Wormwood Bitters – At first, the thought of ingesting wormwood seems counter-intuitive. Yet, there is a historical precedent for these. When absinthe was illegal, a few drops of wormwood bitters added to an anise flavored liqueur would approximate the flavor of absinthe. Wormwood is known to be one of the bitterest plants on the earth, so it makes sense that it would tone down the relative sweetness of a liqueur. These bitters are intensely bitter in conjunction with an amazing load of peppery spice. Try these in a Sazerac (along with Peychaud’s) and see what happens. These will also add an interesting twist to lighter style whiskies from Ireland and Canada in cocktails. GSN Rating: B+
For more information about Cocktail Kingdom go here.
The guys at The Bitter Truth are two of the busiest people in the spirits industry. In just seven years, they have increased their product line to include not only several classic bitters styles, but also spirits, liqueurs and flower waters. Every bottle feels just right, looks sharp and holds some amazing flavors. GSN recently received a “care package” which contained samples of their latest offerings. I in turn, offer my reviews to you dear reader.
Spiced Navy Pink Gin (80 proof)
Visual: Delicate rose quartz.
Nose: Light juniper floral scent with subtle overtones of classic aromatic bitters.
Taste: Quite delicate and almost feminine in character. The juniper is gentle and the bitters add a deeper and darker herbality which plays well with the gin base. There is a slightly sweet and creamy mouthfeel not unlike Plymouth gin.
Finish: A lively and elegant finish which leaves you wanting more.
Overall: A lovely gin for classic martinis and G&T’s. Very, very well done.
GSN Rating: A
Elderflower Liqueur (44 proof)
Visual: Very light pale yellow.
Nose: Sweet, almost grape-like character.
Taste: Very sweet and fruity. The elderflower dominates the spirit and sugar base. The mouthfeel is light and not too thick and syrupy.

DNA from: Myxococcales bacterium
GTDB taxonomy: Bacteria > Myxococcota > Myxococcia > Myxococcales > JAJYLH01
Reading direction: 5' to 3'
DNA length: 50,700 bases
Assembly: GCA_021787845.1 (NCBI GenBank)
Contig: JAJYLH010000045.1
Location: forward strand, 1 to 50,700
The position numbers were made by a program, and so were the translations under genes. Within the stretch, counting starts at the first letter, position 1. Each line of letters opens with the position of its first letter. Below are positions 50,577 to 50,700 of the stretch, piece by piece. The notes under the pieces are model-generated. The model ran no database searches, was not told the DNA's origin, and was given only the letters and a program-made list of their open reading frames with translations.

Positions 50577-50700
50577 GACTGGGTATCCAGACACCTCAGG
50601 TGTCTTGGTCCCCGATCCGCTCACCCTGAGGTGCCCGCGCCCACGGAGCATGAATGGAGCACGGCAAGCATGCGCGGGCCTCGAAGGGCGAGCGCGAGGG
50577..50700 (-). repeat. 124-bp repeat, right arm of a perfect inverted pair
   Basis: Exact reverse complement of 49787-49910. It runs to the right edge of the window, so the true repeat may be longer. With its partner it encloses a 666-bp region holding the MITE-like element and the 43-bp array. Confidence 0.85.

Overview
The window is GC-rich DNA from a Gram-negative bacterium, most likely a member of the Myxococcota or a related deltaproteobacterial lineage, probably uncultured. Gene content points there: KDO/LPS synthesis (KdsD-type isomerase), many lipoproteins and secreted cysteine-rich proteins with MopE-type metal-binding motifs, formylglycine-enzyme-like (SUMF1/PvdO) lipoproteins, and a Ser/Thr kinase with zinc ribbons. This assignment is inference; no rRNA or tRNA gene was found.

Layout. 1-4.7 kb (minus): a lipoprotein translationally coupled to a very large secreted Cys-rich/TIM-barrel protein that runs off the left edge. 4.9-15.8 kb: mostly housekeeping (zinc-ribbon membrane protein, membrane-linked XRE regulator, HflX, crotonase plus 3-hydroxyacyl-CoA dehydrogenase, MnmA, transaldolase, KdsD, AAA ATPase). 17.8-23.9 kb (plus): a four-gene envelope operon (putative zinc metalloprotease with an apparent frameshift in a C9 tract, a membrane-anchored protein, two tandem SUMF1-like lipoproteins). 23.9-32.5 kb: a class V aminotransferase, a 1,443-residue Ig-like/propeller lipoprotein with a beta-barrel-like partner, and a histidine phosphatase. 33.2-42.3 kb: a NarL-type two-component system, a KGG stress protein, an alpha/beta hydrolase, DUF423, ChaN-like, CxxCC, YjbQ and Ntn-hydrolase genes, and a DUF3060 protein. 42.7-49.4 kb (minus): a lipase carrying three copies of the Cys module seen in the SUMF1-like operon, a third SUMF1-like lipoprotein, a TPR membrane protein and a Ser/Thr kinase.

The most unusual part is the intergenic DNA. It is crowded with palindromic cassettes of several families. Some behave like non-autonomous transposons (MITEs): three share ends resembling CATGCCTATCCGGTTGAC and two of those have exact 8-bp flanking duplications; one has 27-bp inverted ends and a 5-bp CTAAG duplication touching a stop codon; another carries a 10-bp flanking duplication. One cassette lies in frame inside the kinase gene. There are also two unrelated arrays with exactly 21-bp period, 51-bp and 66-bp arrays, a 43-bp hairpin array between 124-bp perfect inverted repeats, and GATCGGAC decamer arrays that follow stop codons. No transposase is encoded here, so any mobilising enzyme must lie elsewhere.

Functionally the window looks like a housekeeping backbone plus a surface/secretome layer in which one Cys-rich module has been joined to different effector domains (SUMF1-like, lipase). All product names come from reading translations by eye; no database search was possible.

Finish: Lasting sweetness with slight spicy notes that add intrigue.
Overall: A great and versatile liqueur that will add wonderful fruity notes to any cocktail. The essence of summer in a bottle.
GSN Rating: A
Golden Falernum (36 proof)
Visual: Warm sunny gold.
Nose: Intriguingly fruity like tropical punch with brief high notes of baking spices.
Taste: Quite sweet with a limeade overtone. The spice plays a role in the background, but grows in strength as time goes on. The ginger is particularly warming and yet doesn’t add too much heat. I don’t pick up much in the way of almond.
Finish: Medium long with a lasting presence of having just eaten key lime pie.
Overall: Definitely a more subtle and refined version of the few alcoholic falernums I’ve had. Worthy of craft tiki cocktails.
GSN Rating: B+
Elixier Digestive Liqueur (60 proof)
Visual: Very dark chocolate-brown.
Nose: Herbal and vegetal, but not unpleasant.
Taste: Slightly bitter, but not to extremes. There’s a nice balance of sweetness to offset any potential bitter intensity.
Finish: Fairly long with a flavor reminiscent of root beer barrel or horehound candies.
Overall: Very much in keeping with traditional digestives, and one that is infinitely more pleasant to taste than many other German herbal liquors. No need to chill, unless you so desire.
GSN Rating: A-
For more information go to: The Bitter Truth